Well Defined Goals + Action Plan + Motivation + Commitment + Effort = SUCCESS

A well-defined goal is realistic, obtainable and has a time target for completion. You begin by specifying exactly what the goal is. For example, I want to memorize the times tables from 0-12 by the end of the month. If your goal is something broader, such as I’m going to get one grade higher on my next report card in March, you will need to break it down into smaller goals for each individual test and assignment.

The action plan is the steps you will take to achieve your goal. These are actions that you can control. For example, I’m going to practice math facts 15 minutes a day with Dad, or I’m going to complete the workbook from my multiplication program or I’m going to sing along to my times tables songs in the car every day.

Motivation comes from within. It stems from your beliefs, values and desires – what is important to you. If you really believe that a goal is important, you are going to work hard to attain it. Here is where the problem most often lies: math just doesn’t seem that important to most children. A parent or teacher needs to demonstrate that learning math is truly useful to them. Often we need to lend a hand by offering an external motivator – some sort of incentive. What would we do without stickers and certificates? But though acknowledgement is nice, over time they must learn to be self-motivated as well.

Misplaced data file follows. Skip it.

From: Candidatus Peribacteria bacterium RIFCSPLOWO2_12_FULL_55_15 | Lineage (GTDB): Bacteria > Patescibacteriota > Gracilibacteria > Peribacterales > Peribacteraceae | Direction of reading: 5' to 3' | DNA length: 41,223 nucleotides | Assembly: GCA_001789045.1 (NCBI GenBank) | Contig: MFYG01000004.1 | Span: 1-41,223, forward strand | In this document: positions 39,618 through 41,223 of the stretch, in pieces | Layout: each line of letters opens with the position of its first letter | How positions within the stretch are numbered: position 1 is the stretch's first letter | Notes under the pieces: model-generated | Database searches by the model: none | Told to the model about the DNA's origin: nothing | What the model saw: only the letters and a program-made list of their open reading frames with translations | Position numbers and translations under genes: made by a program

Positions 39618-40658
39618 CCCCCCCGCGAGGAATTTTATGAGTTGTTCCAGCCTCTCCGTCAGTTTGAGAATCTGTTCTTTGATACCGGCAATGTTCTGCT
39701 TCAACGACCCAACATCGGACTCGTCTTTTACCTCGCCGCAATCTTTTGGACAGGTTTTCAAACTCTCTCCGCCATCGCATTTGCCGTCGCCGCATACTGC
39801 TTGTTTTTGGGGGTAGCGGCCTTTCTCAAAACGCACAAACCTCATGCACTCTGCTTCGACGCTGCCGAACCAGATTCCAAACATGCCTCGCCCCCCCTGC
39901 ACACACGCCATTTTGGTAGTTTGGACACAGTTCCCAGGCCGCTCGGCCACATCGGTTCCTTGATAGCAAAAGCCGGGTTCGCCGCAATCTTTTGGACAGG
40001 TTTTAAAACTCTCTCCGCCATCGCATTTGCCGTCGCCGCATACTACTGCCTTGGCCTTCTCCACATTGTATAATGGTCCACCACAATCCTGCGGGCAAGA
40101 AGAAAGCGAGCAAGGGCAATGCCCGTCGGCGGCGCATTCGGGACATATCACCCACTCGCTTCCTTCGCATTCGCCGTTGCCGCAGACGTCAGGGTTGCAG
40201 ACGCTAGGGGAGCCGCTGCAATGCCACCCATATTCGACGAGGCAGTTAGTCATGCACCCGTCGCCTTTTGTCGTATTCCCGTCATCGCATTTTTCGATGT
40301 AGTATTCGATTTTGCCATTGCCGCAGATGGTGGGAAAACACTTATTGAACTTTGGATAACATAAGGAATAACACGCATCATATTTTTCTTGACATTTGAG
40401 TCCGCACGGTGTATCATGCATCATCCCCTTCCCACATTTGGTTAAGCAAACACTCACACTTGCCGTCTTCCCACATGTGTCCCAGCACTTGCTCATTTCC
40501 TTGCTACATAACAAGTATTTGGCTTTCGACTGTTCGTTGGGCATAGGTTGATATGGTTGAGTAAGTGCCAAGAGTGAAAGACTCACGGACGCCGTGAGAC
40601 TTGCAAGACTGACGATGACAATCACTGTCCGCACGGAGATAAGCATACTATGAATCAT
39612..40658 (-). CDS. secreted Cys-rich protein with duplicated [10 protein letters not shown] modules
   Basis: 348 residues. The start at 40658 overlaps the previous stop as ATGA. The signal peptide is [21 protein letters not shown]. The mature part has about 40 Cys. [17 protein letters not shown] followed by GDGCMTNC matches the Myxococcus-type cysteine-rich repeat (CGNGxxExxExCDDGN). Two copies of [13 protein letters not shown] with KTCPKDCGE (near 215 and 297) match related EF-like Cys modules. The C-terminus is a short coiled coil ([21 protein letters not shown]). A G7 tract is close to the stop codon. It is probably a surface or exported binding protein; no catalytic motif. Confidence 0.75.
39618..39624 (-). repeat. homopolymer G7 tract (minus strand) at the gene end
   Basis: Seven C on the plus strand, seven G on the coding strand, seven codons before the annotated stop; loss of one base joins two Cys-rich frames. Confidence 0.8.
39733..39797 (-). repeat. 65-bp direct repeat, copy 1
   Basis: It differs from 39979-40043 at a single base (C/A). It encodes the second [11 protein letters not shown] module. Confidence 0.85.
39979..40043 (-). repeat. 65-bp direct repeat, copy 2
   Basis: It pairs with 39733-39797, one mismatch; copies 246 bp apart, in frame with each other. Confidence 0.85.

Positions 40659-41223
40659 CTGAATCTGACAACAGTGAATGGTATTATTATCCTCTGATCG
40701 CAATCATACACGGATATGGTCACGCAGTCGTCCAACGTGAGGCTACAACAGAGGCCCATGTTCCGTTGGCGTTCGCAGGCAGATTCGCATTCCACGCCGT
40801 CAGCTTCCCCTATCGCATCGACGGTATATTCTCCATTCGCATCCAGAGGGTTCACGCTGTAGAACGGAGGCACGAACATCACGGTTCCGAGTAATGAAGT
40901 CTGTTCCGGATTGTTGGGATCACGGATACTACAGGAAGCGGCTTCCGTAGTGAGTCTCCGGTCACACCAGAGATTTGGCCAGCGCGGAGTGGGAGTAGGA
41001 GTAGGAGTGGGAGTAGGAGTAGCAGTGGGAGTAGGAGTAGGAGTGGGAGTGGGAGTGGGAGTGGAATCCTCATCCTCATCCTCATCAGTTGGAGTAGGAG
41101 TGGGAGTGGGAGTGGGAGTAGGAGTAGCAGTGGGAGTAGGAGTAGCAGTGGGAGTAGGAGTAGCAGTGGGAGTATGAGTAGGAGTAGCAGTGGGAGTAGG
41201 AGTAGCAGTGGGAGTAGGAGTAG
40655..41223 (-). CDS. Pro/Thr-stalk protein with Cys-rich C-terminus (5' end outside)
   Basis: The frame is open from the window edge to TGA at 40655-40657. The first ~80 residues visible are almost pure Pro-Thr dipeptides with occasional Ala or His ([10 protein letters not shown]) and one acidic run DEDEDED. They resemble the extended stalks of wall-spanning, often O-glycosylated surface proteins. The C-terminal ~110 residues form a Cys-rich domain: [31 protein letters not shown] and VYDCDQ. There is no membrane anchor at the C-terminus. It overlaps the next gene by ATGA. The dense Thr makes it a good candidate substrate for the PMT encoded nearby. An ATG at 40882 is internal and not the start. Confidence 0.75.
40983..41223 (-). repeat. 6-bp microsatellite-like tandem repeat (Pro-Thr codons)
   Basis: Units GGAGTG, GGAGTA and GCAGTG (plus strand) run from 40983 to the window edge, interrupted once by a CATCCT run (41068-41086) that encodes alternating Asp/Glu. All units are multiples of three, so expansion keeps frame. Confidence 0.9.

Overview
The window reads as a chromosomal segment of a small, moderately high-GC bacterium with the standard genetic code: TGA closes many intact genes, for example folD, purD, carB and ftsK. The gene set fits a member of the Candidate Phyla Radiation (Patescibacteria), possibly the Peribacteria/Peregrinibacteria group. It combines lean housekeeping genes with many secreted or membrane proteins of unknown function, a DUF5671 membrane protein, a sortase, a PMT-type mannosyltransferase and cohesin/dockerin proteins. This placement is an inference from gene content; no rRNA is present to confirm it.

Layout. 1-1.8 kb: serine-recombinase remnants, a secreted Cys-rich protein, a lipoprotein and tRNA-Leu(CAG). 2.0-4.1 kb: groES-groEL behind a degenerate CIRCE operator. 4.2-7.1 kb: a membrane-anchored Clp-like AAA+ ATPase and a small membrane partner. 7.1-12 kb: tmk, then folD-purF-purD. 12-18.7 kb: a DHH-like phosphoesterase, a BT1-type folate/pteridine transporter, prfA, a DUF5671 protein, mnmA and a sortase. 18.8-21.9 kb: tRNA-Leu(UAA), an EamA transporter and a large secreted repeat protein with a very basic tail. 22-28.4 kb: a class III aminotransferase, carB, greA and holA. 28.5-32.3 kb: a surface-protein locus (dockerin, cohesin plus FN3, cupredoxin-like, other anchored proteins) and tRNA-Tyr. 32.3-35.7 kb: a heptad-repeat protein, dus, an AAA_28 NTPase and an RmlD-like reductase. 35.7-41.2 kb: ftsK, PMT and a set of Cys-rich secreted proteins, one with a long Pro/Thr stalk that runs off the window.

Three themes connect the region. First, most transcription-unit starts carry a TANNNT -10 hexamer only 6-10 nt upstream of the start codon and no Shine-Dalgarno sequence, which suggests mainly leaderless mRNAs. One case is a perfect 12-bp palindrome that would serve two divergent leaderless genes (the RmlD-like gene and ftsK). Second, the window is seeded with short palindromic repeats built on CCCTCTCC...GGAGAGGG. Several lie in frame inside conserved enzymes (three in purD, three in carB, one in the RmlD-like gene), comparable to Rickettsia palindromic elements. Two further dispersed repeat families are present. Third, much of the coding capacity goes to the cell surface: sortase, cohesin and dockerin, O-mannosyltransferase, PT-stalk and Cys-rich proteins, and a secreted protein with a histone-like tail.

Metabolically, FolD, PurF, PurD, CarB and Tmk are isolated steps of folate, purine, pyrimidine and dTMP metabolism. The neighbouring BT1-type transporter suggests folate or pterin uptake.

Another key component of motivation is believing in yourself. Have you every noticed that people who are successful continue to be successful? They believe they CAN DO IT – that nothing is impossible. Conversely, once you get down on yourself it’s hard to get back on track. I see this all the time with children learning math. “I’m no good at math; I’ll never be able to get it.” This is when a teacher or parent can help reverse the downward spiral. You need to be there to encourage them, provide support, help them break down the goal into manageable tasks that they CAN achieve. “Look, you’ve learned the three times tables already. Boy, that was quick! Hey, the sixes are just double that – do you want to try a couple?”